The Necessity for Simulations

As has been discussed in the Overview of Valuation, there are many measures of valuation used to estimate the relative value of each preferred share issue examined in the universe. There are also a great number of factors that are related recommendations for possible preferred share swaps, as discussed in the Overview of Trading.

Hymas Investment Management Inc. takes as its core analytical philosophy the concept that one must never be doctrinaire in analyzing any financial market. It is not the job of the analyst to determine what the market should do; it is his job to determine what the market is likely to do. Thus, whenever a potential method for determining valuation and trade recommendations is hypothesized, it must be tested against data over a wide range of market conditions; the hypothesis must also be examined to determine whether it makes sense.

The determination of whether a hypothesis "makes sense" can, if taken to extremes, lead to a dogmatic approach to financial market analysis. One could potentially discard all hypotheses which do not fit into a rigid theory of capital markets without testing them - a form of intellectual dishonesty which must be shunned at all costs. However, openness towards consideration of new ideas and a thorough analysis of instances in which a particular market theory breaks down can go a long way towards improving ones understanding of price changes in any capital market. On the other hand, the requirement that a hypothesis "make sense" can avoid artefacts due to insufficient data; one could well imagine, for instance, that a particular data set could provide support to a hypothesis that stocks with a trading symbol comprised of eight characters should be purchased on Wednesdays and sold on Fridays; but since this particular hypothesis cannot be explained in terms comprehensible to a prudent and rational investor it should not be tested.

Any hypothesis proposed must have an explicable rationale; all such hypotheses should be tested against historical data to ensure that the logic does, in fact, have a reasonable probability of predicting the future.

Historical Data Used by HIMIPref™

The following data is used to test the relative value of all hypotheses proposed in evaluating preferred shares:

  • Closing Bid Price
  • Closing Ask Price
  • Traded Volume
  • Dividend ex-date
  • Dividend Record Date
  • Dividend Pay Date
  • Dividend Amount
  • Credit Ratings

Proposed analytical methodologies are run over a test bed of these data from December 31, 1993 to the most recent month-end.


There are two methodologies used in evaluating hypotheses: the "Portfolio Method" and the "Issue Method".

Portfolio Method

The "Portfolio Method" commences a simulation with a constant amount of cash; different simulation runs can vary this amount of cash to test the possibility that volume restrictions on trading lead to different trade recommendations based on account size. A small account, for instance, might be able to take on and reverse positions more easily than a large account, leading to an increased emphasis on short-term capital gains.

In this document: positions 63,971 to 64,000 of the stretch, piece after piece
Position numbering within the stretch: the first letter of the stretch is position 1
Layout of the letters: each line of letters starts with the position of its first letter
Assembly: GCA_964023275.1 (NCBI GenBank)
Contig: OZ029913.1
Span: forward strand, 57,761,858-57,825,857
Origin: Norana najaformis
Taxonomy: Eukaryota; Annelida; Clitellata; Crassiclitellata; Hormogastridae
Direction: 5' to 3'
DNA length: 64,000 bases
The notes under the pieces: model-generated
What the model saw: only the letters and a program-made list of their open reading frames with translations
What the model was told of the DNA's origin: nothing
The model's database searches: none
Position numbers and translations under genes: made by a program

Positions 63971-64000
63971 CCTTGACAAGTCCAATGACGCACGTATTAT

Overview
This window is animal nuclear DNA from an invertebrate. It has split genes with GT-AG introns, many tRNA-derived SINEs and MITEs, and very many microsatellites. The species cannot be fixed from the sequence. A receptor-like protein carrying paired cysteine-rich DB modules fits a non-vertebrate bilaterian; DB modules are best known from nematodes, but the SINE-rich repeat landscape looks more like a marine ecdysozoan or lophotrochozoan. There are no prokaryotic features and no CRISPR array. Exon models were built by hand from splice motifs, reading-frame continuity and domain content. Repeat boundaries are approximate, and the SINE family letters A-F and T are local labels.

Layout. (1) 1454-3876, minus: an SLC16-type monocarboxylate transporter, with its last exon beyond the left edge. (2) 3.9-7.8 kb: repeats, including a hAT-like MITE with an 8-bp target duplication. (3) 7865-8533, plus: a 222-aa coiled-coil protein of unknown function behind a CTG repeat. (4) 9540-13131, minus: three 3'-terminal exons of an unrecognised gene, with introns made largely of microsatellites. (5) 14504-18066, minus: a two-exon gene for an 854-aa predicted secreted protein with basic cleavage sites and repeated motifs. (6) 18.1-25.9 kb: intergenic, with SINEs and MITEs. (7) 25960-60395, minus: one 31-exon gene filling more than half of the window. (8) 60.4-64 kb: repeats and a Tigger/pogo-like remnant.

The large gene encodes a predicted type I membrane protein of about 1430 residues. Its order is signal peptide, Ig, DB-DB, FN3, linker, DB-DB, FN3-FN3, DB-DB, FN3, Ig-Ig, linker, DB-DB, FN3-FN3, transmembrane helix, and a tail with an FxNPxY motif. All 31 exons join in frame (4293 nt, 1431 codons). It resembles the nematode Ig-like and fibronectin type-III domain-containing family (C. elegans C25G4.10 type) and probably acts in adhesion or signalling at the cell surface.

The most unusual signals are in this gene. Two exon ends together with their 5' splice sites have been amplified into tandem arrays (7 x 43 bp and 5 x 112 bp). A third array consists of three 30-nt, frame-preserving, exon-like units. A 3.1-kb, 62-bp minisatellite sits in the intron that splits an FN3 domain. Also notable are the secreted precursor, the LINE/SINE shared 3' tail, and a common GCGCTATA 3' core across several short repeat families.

In the "Portfolio Method", allowance is made for the periodic payment of income and capital gains taxes, according to an exogenous tax rate - the more realistic a simulation is, the more likely it is to have future validity. Additionally, it is assumed that the performance of the portfolio will be judged by clients in terms of how well it performs relative to an index and there are constraints imposed on the simulation scoring to reflect the idea that, in practice, risk is regarded on an asymmetric basis - relative underperformance, especially for an extended period of time, is severely deprecated.

The portfolio:

  • trades in accordance with its simulated position: shares are acquired with the initial cash and only these positions (and those subsequently assumed through purchase) may later be traded
  • trade volumes are constrained by the actual historical trading volume of the security
  • Purchases are presumed to be executed at the ask price, sales at the bid
  • Exogenously imposed commission rates are applied to each transaction
  • Parameters are varied to maximize the "Simulation Score", a number that attempts to measure the satisfaction of the client with the portfolio performance relative to an index.

Issue Method

The "Issue Method" is intended to be more applicable for purposes of research into individual valuation and trading factors and for use by smaller portfolios in which there is insufficient diversification to make a comparison to an index meaningful. The objective is to determine how to recommend preferred share swaps to maximize the chance that a recommended trade will be profitable.

In this methodology:

  • Issues with reasonably high levels of valuation are compared with each other and a determination made as to whether, given current parameterization, a trade is to be attempted.
  • The position is maintained until the "closing date". The "closing date" is defined as the first day on which a recommendation is made to sell the issue purchased in order to buy an issue that was not so recommended on the opening date.
  • A determination of the profitability of each recommended trade is made. Shares are sold at the bid, purchased at the offer, and there is full allowance for exogenously defined commissions and tax schedules.
  • Parameters are varied so as to maximize total profitability.